Aahlad Puli · Maggie Makar · Victor Veitch · Yoav Wald · Mark Goldstein · Limor Gultchin · Angela Zhou · Uri Shalit · Suchi Saria

Machine learning models often break when deployed in the wild, despite excellent performance on benchmarks. In particular, models can learn to rely on apparently unnatural or irrelevant features. For instance, 1) in detecting lung disease from chest X-rays, models rely on the type of scanner rather than physiological signals, 2) in natural language inference, models rely on the number of shared words rather than the subject’s relationship with the object, 3) in precision medicine, polygenic risk scores for diseases like breast cancer rely on genes prevalent mainly in European populations, and predict poorly in other populations. In examples like these and others, the undesirable behavior stems from the model exploiting a spurious correlation. Improper treatment of spurious correlations can discourage the use of ML in the real world and lead to catastrophic consequences in extreme cases. The recent surge of interest in this issue is accordingly welcome and timely: more than 50 closely related papers have been published just in ICML 2021, NeurIPS 2021, and ICLR 2022. However, the most fundamental questions remain unanswered— e.g., how should the notion of spurious correlations be made precise? How should one evaluate models in the presence of spurious correlations? In which situations can …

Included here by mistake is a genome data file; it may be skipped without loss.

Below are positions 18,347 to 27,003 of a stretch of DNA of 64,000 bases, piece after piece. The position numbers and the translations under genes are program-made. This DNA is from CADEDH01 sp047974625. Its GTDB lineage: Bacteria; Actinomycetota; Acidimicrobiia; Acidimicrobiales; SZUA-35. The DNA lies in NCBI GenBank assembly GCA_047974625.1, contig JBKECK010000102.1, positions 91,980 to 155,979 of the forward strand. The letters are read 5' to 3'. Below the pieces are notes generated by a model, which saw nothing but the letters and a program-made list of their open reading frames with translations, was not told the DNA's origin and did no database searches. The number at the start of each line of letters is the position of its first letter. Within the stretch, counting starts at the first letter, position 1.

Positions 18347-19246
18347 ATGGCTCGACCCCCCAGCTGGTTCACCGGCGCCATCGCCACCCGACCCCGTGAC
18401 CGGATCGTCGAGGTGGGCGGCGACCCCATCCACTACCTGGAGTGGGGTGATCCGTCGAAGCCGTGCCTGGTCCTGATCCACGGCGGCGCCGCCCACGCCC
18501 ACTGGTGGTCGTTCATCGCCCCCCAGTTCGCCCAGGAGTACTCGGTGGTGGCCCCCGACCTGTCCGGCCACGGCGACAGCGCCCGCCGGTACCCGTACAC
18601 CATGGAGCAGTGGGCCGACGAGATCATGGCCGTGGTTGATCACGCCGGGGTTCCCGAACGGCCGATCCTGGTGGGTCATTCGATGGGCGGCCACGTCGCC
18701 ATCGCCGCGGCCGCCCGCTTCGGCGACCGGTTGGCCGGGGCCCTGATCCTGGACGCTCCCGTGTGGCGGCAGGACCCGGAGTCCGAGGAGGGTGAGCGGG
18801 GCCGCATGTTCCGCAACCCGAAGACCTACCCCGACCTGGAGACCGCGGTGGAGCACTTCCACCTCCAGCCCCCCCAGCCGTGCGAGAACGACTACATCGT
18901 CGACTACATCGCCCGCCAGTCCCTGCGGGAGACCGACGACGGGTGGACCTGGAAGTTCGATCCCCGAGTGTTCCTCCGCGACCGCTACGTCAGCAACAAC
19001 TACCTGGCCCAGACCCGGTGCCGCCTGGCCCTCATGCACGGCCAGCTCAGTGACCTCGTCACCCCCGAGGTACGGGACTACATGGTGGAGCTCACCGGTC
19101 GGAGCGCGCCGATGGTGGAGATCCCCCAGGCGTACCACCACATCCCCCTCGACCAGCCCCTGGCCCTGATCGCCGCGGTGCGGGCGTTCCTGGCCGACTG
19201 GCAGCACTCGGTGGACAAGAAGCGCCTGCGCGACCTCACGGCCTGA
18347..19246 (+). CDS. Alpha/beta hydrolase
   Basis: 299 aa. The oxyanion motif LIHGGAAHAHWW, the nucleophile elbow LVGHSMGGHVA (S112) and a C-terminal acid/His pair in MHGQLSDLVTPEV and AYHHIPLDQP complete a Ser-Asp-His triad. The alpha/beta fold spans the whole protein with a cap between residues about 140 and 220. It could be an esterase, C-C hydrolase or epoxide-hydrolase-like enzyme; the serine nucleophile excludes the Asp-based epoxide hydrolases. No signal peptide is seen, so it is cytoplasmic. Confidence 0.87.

Huan Zhang · Leslie Rice · Kaidi Xu · aditi raghunathan · Wan-Yi Lin · Cho-Jui Hsieh · Clark Barrett · Martin Vechev · Zico Kolter

Formal verification of machine learning-based building blocks is important for complex and critical systems such as autonomous vehicles, medical devices, or cybersecurity systems where guarantees on safety, fault tolerance and correctness are essential. Formal verification of machine learning is an emerging and interdisciplinary field, intersecting with fields of computer-aided verification, programming languages, robotics, computer security, and optimization, with many challenging open problems. This workshop aims to raise awareness of the importance of formal verification methods in the machine learning community and to bring together researchers and practitioners interested in this emerging field from a broad range of disciplines and backgrounds. Organizers of this workshop include pioneering proponents of machine learning verification and six confirmed invited speakers who have solid works in this field with diverse research and demographic backgrounds. The workshop includes posters, contributed talks, and a panel to encourage novel contributed work and interdisciplinary discussions on open challenges.